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Dec 13, 2012   |  11:24PM AET

No Chance of a Meltdown for this Cool Icelander

No Chance of a Meltdown for this Cool Icelander

Since the inception of the W-League, many excellent players have graced our fields with their football talents and experiences on the international stage.

Since the inception of the W-League, many excellent players have graced our fields with their football talents and experiences on the international stage.

As the W-League is becoming more popular with overseas players, we can add another name to that illustrious list – Goalkeeper Thora Helgadottir from Iceland.

The experienced 31-year-old Thora Helgadottir was recently named Iceland-s 2012 Player of the Year and was awarded the highly coveted title of ‘best goalkeeper- in the Swedish Premier League.

The humble Helgadottir says that she is honoured to have been recognised for her achievements in football, but her passion for the game overrides any personal or monetary gain.

“It was really great to receive those awards and to receive acknowledgement” she says. “But it is not why I play football – I play because I love the game.”

Helgadottir has played 92 internationals in her career, has been a member of Iceland-s national squad since the tender age of 17 and competed in the Women-s Euro Championship in 2009, but says that she is relishing the new challenge of playing for the Wanderers in the Australian W-League.

“Australia is an adventure and I thought that it would be fun to try,” she says. “The league is still developing and it would be exciting to see how it advances over the next couple of years.”

Helgadottir is a full-time professional footballer in the Swedish Premier League, a privilege that the majority of women who compete in the W-League do not have. The commanding goalkeeper says that she admires the capacity for her fellow teammates to juggle the demands of full-time or part-time work, study or school with their footballing commitments.

“It is very impressive – they cannot train as hard as we do because of jobs and study and it is how the league in Sweden used to be ten years ago,” says Helgadottir. “It is very hard for them, so I hope Australian football will continue to progress to one day reach that level of professionalism.”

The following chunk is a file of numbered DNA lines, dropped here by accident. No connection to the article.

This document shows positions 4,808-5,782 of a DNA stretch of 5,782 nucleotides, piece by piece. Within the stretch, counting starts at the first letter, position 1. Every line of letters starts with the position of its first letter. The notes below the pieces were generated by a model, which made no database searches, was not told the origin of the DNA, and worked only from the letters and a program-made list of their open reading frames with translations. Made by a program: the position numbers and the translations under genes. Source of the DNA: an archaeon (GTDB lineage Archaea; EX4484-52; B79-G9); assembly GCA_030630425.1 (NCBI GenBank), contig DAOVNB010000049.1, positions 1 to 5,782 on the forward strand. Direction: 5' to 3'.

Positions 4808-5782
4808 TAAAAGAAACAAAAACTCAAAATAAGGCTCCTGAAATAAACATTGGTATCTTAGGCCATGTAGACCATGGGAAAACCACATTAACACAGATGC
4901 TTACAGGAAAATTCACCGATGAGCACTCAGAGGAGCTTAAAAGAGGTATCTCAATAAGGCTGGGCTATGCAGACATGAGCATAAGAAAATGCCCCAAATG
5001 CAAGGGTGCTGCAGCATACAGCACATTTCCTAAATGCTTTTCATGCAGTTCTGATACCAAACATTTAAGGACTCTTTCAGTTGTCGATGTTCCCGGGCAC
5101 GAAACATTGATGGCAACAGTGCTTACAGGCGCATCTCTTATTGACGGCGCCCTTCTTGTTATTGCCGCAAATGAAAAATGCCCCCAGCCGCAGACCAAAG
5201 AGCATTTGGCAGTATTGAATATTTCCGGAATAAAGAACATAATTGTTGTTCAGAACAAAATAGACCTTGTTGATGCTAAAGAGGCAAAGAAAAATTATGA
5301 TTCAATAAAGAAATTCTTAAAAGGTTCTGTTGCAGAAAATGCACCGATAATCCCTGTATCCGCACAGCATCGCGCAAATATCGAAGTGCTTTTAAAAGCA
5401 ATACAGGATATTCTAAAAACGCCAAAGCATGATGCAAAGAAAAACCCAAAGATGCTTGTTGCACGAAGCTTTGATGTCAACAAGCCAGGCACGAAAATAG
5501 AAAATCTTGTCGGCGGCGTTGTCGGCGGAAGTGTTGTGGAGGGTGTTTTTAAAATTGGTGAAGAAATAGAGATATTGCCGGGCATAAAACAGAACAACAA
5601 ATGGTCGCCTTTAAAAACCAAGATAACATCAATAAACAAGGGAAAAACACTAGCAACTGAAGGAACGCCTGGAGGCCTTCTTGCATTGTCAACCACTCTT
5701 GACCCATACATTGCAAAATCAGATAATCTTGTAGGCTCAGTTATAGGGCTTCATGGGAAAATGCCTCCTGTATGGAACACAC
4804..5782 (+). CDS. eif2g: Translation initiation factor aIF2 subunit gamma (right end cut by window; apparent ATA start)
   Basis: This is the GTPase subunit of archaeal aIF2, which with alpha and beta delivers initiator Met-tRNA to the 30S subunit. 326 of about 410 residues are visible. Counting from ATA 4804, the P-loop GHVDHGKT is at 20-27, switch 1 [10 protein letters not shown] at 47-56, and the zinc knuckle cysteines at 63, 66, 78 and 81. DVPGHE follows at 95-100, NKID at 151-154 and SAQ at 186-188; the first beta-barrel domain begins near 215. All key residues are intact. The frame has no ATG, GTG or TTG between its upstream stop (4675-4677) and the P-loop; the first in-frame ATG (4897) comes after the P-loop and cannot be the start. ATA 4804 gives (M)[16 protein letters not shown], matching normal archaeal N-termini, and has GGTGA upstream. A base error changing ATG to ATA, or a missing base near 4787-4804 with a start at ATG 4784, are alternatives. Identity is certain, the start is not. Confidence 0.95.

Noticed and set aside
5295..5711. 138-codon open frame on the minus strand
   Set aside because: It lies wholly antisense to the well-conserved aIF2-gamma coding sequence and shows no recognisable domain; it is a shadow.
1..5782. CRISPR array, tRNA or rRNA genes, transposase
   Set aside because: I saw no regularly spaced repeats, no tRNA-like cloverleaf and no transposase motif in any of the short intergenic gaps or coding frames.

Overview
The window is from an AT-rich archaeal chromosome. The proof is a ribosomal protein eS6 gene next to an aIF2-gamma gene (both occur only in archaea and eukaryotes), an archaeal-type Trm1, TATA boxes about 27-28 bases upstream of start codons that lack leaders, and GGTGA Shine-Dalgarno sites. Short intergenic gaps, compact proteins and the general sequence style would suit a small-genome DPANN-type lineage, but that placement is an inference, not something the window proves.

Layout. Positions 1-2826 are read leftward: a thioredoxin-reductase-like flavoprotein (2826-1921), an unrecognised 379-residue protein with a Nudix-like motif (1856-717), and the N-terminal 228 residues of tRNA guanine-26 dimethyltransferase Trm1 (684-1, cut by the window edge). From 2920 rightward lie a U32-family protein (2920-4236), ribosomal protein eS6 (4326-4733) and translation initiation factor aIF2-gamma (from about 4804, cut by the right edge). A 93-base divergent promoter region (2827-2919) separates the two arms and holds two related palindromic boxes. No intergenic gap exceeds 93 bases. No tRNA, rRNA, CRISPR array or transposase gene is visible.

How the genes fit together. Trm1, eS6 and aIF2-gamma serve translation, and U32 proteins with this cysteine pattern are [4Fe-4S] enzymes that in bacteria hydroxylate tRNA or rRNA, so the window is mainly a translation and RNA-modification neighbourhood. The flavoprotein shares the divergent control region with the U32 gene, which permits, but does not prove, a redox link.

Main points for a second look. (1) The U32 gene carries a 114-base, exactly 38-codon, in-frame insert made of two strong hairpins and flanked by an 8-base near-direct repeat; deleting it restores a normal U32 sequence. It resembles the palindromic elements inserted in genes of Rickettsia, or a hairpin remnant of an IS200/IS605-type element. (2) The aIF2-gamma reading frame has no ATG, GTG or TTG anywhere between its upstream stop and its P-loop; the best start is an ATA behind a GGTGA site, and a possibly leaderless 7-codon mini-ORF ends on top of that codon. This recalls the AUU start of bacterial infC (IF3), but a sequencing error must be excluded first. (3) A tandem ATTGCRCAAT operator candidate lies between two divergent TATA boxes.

Helgadottir has herself experienced the difficulties of simultaneously forging a career outside football and maintaining her form as goalkeeper for the Icelandic National team.

After completing her degree at the prestigious Duke University in America, Helgadottir pursued a career in finance for four years whilst maintaining her position as the number one goalkeeper for Iceland.

“I no longer had the same time for football as I do now,” says Helgadottir. “It was not the ideal situation and I began to realise that although a job can wait – football cannot. Your body can only go so far.”

Helgadottir has travelled extensively throughout her impressive footballing career, having played in the premier leagues in Iceland, Belgium, Sweden and Norway. She has played nearly 45 games in the last year – including 22 games for Malmö, her club in Sweden, 12 national games as well competing in the European Champions League.

With the 2013 EUFA Women-s Championship (Women-s Euro Championships) to be held in Sweden in early July, Helgadottir says that playing for the Wanderers in the W-League has provided her with an opportunity to maintain her fitness and form ahead of the tournament.

“It is probably one of the toughest tournaments for women-s football because Europe overall has a much more competitive environment,” she says. “Last tournament we had to play against the heavyweights Germany, France and Norway and had a few narrow losses. We were close but not quite good enough, so we are hoping to make up for it next year.”

With temperatures soaring above the 35 degree Celsius mark during the Wanderers last two games at Campbelltown Stadium, Helgadottir concedes that she is still adjusting to the sweltering conditions.

“Although we do not play in the high winter in Europe, temperatures can reach as low as zero degrees,” she says. “I am not quite used to this heat as of yet – so I guess that I am lucky to be a goalkeeper!”

Despite the number of accolades and achievements that Helgadottir has to her name, the vastly experienced Icelandic footballer hopes that she can add another to the list.

“Our goal is make the finals with the Wanderers and we definitely have a team that can do it,” she says. “The league is very close and a bit of a lottery at the moment. We hope that we can achieve it for our fans and ourselves.”